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Takeoffs and Landings with quartering Tailwind….

Asked by: 477 views Aerodynamics, Commercial Pilot, Flight Instructor, General Aviation, Private Pilot, Student Pilot, Weather

Obviously frowned upon, and yes, the easy/smart answer is to NOT takeoff in the first place. But I'm speaking strictly aerodynamics and technique here.

But at some airports, such as larger airports where runway selection is not up to YOU, and airports where you can only land one direction, and depart in the opposite direction...what is the "proper" or safest yoke placement for taking off with a quartering tailwind.

Lets say a quartering LEFT tailwind.

Do you place left aileron up? Down? Neutral? Start off Up, through neutral as you rotate, and then aileron down (or vice versa)?

Is the elevator neutral? Up? Down?

Does the same apply for landing? I seem to recall landing with a left quartering tailwind and touching down right rudder (aligned with runway), and left aileron up. If above statement is accurate, when rolling out on landing and slowing to taxi speed, when would it be okay to switch over to the dive away method (as published everywhere)?

FAA airplane flying handbook doesn't seem to address this (at least not the version I have). I can't seem to find any good/reliable/sensible answers anywhere and have driven myself crazy going around in circles with this question.

What say you?

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1 Answers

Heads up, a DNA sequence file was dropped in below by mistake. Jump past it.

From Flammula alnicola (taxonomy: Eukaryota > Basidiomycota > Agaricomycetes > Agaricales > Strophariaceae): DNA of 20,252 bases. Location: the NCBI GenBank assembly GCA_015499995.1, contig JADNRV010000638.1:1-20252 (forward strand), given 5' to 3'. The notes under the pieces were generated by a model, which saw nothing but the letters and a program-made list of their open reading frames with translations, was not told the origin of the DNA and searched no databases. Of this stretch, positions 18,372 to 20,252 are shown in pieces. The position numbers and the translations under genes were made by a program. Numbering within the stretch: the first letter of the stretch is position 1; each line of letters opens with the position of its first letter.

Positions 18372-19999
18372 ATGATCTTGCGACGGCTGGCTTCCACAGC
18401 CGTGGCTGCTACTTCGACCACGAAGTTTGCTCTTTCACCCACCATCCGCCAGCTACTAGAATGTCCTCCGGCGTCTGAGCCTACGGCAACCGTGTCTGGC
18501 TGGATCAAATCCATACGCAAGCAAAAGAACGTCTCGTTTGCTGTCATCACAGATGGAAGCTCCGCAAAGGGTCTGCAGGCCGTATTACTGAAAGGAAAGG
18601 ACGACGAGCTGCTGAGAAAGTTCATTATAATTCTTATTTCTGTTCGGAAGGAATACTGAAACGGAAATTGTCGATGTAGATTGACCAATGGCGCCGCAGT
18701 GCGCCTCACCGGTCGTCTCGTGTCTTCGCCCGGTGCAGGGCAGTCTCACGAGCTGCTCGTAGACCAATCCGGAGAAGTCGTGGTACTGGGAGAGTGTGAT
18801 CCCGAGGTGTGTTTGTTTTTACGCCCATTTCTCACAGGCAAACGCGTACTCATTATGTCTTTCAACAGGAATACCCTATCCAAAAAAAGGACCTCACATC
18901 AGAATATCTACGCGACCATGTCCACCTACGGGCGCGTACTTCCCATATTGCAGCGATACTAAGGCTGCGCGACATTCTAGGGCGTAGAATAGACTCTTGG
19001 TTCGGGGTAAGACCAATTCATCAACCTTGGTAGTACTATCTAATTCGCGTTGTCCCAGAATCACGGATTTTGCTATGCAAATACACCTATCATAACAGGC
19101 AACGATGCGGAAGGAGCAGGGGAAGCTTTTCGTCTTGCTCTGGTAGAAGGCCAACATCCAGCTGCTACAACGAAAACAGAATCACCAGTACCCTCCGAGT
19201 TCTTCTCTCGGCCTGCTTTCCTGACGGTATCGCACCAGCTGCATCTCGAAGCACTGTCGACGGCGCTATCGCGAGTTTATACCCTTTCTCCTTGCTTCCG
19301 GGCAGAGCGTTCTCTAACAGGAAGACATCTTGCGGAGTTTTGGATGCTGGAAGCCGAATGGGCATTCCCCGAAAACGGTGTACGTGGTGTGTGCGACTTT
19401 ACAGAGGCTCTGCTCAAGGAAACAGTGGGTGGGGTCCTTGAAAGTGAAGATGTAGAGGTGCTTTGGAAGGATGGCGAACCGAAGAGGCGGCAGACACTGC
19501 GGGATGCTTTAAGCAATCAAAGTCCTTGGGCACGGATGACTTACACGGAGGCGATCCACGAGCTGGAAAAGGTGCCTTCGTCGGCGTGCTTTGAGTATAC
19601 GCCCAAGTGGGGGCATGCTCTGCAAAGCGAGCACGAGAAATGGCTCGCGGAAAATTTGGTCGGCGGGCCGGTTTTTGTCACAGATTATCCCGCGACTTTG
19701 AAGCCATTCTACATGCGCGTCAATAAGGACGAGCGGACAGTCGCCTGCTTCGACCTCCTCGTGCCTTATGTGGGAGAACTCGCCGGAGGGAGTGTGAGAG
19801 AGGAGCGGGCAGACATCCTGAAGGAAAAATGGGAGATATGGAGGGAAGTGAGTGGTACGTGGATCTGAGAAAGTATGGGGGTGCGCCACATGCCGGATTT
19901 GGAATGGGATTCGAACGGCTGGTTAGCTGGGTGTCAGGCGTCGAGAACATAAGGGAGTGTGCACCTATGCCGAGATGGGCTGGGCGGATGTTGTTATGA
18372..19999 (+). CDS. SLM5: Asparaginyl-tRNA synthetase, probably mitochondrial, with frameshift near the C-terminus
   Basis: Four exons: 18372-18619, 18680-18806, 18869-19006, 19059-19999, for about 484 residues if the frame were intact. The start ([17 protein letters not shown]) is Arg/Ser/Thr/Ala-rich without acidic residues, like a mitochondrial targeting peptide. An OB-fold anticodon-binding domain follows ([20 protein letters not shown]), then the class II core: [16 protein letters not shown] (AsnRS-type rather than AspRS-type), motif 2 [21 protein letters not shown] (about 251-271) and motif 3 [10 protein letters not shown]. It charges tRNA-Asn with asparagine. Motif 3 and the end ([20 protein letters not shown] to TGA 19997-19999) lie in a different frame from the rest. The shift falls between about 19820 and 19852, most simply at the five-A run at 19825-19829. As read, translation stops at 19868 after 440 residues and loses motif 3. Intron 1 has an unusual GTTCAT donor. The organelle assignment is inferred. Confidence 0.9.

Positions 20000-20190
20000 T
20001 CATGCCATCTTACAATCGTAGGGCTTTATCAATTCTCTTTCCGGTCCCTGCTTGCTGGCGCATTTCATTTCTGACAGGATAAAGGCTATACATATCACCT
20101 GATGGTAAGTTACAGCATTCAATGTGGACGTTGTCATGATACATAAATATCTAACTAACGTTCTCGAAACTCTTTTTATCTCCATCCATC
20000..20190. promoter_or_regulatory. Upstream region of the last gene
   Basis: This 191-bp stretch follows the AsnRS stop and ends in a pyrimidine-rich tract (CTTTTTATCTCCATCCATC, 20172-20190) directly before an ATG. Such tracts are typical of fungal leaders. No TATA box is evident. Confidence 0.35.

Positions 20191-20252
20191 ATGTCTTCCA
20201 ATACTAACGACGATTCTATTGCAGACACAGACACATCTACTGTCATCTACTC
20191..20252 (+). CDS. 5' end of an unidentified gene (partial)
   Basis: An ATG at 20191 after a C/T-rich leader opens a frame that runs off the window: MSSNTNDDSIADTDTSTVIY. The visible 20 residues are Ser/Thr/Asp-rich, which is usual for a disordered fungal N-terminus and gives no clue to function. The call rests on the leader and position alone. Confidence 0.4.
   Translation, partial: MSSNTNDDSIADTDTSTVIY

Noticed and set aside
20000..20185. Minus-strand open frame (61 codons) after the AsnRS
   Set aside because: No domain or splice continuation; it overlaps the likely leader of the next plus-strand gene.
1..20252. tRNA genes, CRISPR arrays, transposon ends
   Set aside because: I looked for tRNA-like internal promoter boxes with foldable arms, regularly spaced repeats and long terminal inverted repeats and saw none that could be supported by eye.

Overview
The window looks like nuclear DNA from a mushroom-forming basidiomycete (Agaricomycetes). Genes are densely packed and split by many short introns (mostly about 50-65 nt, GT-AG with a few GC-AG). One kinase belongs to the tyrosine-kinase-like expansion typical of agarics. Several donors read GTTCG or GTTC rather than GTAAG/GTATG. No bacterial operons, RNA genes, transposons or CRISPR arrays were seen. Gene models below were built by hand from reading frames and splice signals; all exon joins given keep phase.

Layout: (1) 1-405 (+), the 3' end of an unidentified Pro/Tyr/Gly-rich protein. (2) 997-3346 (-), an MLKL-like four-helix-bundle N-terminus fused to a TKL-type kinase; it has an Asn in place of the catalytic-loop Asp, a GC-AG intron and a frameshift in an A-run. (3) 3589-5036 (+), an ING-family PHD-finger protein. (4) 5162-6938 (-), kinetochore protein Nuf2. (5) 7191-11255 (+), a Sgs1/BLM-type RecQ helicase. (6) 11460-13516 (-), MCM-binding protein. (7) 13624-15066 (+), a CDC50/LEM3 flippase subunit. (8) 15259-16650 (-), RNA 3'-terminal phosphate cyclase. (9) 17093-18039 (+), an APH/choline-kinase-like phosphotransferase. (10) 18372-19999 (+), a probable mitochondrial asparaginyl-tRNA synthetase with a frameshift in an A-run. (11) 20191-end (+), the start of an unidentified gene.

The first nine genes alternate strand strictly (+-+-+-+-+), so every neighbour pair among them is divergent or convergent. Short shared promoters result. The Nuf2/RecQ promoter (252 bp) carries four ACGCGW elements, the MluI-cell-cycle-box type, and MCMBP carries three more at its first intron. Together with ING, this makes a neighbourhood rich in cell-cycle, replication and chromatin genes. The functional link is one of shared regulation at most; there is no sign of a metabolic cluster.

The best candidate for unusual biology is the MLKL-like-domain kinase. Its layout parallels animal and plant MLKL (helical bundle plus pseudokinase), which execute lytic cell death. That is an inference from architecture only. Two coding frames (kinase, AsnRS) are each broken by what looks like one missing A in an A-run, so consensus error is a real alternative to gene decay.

1. Mark Kolber on Oct 28, 2017

    The answer is simply that when you are taxiing, you need a taxi crosswind correction and when flying you need a flying crosswind correction.

    On takeoff, it’s less complicated. For rolling, you use the taxi correction and, and the technique many folks use for any crosswind: keep the airplane on the ground a little longer and rotate to get the airplane into the air without skipping. Once in the air, just as with a regular crosswind, you transition to a crab.

    On landing, assuming you are going to do a crosswind slip at some point (even if only a second or two), the crosswind slip has to accomplish what it always does – prevent drift and keep you longitudinally aligned. Even if the crosswind is rear quartering, it will push you and you need to put the wing into the wind. But after touchdown, you need to change to the taxi position, which will have you moving the stick to the other side.

    I was lucky enough to teach at an airport with good crosswinds and tried to do a rear quartering crosswind landing each of my students.

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